The Department for Business Innovation and Skills announced in a statement today that it had removed designation for courses at Guildhall College.
It is thought to be the first time a private provider has ever had designation withdrawn.
By designating individual courses at private providers, the government gives students on those courses permission to borrow from the publicly-funded Student Loans Company (SLC).
BIS said in its statement that designation had been removed from Guildhall College’s HND courses in business, and computing and systems development, the only two courses designated at the college.
No further payments will be made and BIS will “immediately start to recover payments made to date to the college”.
BIS said in its statement: “Significant numbers of students at the college contacted the SLC during the first half of September to express concerns that they were unable to start their courses on the agreed dates, and received little clear information on when they might expect to start.
“Students also reported that they appeared to be registered for a different course to the one they wished to study. The Department for Business, Innovation and Skills then undertook a joint investigation with the SLC, which has confirmed these irregularities.”
The statement added: “The Department is taking this action to protect the students and the public purse.”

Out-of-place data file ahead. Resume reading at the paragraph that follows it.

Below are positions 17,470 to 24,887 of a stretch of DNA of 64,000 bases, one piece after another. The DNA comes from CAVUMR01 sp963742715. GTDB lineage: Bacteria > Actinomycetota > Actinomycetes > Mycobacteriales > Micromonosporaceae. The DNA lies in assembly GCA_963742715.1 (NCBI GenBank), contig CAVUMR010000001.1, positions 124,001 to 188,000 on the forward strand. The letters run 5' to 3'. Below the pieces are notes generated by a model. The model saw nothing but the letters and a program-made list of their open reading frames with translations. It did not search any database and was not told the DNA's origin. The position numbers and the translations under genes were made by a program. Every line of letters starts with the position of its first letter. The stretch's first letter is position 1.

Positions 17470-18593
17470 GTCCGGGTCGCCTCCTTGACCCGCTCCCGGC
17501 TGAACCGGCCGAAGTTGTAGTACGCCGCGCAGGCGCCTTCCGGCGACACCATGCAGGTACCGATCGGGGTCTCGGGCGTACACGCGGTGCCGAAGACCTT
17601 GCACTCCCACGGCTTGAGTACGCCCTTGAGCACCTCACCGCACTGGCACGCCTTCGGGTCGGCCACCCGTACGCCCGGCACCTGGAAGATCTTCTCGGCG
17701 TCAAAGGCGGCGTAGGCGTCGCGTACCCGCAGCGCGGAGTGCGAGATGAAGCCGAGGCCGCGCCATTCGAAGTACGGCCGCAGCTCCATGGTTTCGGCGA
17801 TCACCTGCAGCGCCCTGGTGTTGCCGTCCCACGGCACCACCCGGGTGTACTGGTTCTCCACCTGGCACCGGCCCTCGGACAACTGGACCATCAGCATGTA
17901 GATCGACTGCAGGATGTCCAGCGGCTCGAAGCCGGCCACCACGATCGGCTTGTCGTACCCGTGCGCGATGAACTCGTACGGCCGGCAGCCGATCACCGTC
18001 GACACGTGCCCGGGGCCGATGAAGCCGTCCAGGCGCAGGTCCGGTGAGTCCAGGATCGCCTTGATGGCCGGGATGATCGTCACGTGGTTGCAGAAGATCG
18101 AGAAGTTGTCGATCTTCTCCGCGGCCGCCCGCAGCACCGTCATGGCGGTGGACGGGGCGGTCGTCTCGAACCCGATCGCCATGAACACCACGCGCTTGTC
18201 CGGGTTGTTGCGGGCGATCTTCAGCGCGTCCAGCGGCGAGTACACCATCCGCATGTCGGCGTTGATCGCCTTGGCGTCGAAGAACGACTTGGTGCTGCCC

BIS also said that students will retain their existing entitlements to student support if they choose to study another higher education course.
In making a statement on Guildhall College, BIS took an unusual step by making public one of its designation decisions. Critics have claimed that the designation process is far from transparent, with decisions to accept or reject private providers’ courses for funding eligibility not made public.
David Willetts, the universities and science minister, may have made the move on Guildhall College in part to show that designation can be used to regulate private providers.
The absence of a higher education bill has left the government exposed to charges that it has left private providers largely unregulated, while giving more private providers access to fast-increasing public subsidies via SLC funding.